And again: my local calendar, which goes back to 2001, only contains about 500 events, and is 670 KB in size. The craziest calendar I've seen is Michael's, which has a couple thousand events, but that's not even an order of magnitude larger than mine.
Summary: there's no reason for e-d-s or calendar clients to have huge memory requirements; they are just doing something silly. You can keep a whole calendar, in memory, in less space than a fat JPEG from your digicam.
Ross posted about people wanting to write replacements for evolution-data-server, and I agree with him that doing so is a mistake.
When we originally wrote Evolution, a lot of backend-ish things were left in a "we'll fix this later" state. It was more important to have a simple, working backend and a totally awesome frontend GUI, than to have a super-optimized backend and a shitty GUI.
Some things that could be done to e-d-s reasonably easily:
Evolution-data-server has a reputation for becoming a very big process with a small resident size. On my box, pmap(1) says that e-d-s has a 14 MB heap with 12 MB resident. That's tiny by today's heap standards. However, there are 8 or so threads with an 8 MB stack each, which is of course not even used. An easy cure for people's fears of the total VM size would be to fix the size of the stack in the threads.
Avoid scanning the entire list of calendar events when someone makes a query. The most fundamental API in the e-d-s calendar is, "give me all the events that fall within $range_of_timestamps". For example, the Evolution calendar's week view will say, "give me all the events for the current week". E-d-s then goes and looks at all the events it knows about, sees if they intersect the specified time range (generating recurrences if needed), and builds a list of results. This makes each query run in O(num_events) time — nobody cleans up their old events, so this degrades pretty quickly over time!
There are various ways to fix this. You could read the calendar.ics file into memory, but instead of storing a dumb linked list of events, you could store an interval tree based on the time range for events. An event that occurs only once has a range of [t1, t1 + duration]. An recurring event that repeats indefinitely has a range of [t1, ∞). If you are careful with the way you organize your data, you can avoid even looking at the memory pages for the event info, and just look at the pages where the interval tree is stored.
My calendar.ics file is 700 KB, and addressbook.db is 400 kb. So, why does e-d-s have a resident heap of 12 MB? "Use a database for the calendar" is total overkill, and less reliable than a simple text file. Someone needs to actually look at how much space e-d-s uses in memory for its various data structures, and then see why they become so big when loaded.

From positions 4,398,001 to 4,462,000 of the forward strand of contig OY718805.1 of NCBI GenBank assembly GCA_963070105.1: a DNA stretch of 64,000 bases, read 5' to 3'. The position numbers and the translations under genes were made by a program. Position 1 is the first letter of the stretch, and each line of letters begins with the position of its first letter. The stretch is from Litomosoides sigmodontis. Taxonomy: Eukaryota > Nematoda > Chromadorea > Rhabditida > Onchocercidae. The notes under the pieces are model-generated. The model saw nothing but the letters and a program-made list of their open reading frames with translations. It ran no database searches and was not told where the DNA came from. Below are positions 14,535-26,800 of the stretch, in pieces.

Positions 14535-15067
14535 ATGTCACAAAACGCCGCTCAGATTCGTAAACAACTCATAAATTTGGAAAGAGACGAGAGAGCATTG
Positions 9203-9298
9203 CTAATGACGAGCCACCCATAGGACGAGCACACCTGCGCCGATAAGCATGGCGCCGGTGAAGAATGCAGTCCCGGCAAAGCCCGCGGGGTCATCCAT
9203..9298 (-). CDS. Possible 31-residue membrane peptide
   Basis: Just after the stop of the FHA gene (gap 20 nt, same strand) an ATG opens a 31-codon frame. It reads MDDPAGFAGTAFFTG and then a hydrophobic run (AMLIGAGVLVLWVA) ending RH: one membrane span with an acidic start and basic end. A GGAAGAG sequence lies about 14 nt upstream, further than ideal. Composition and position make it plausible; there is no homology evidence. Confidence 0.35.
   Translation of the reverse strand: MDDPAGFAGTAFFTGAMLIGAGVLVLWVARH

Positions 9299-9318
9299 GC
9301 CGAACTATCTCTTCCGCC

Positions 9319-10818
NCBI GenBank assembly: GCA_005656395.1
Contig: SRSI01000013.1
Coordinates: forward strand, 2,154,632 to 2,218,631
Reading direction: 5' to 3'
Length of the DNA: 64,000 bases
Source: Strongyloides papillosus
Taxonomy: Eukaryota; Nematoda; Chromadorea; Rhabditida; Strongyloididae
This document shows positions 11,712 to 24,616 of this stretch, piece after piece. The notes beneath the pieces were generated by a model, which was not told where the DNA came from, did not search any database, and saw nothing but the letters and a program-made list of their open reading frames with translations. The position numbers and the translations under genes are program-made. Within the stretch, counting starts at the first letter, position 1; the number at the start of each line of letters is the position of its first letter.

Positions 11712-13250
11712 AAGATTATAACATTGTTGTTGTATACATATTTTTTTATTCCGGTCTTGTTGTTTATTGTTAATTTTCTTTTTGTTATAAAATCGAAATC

When your bathroom becomes kind of dirty and gross, do you demolish it and build a new bathroom? No, you clean it up. It's a shame that software seems so easy to demolish and rebuild.
I'm surrounded by beautiful women these days.
Pavlov has a great summary of reduction of memory usage in Firefox 3. It would be very interesting to try to reduce (for example) memory fragmentation in our platform libraries.
Completion in the file chooser
The new completion code for GtkFileChooserEntry is in GTK+ trunk now! It works much more smoothly than before the bug week:
Instead of being a mishmash of asynchronous calls, the entry is now very careful about completion. There are two cases: autocompletion and explicit completion. Autocompletion is is when the entry automatically inserts-and-selects the common prefix as you type, and happens only in the Open modes. Explicit completion is what you invoke with Tab at any time; it inserts the common prefix and moves the cursor past it.
Completion will not happen unless the correct folder is completely loaded. When some form of completion needs to happen, the entry first parses its input to see if it needs to initiate a folder load. If the folder is already completely loaded, then completion happens immediately. Otherwise, the entry initiates a folder load or waits for the current folder to finish loading.
Tab completion is allowed to happen even if the cursor is not at the end of the entry. Also, Tab completion has a new feedback mechanism. You'll get an Emacs-like tip when there are ambiguities in completion, or no matches, or when you type invalid input. See the screenshot above!
The only remaining thing is to fix the popup suggestion window. The code has some FIXMEs that identify the correct place for the suggestion window to be activated or scrolled. Unfortunately, GtkEntryCompletion doesn't let us do these things easily, and it will need some changes. I'll work on that next.
I'll be merging all of the bug week's stable patches into a GTK+ package for openSUSE. These patches are all in the gtk-2-12 branch already.
I'd like the completion code to get some more testing before I backport it to GTK+ 2.12. If you can test SVN trunk, it would be greatly appreciated :)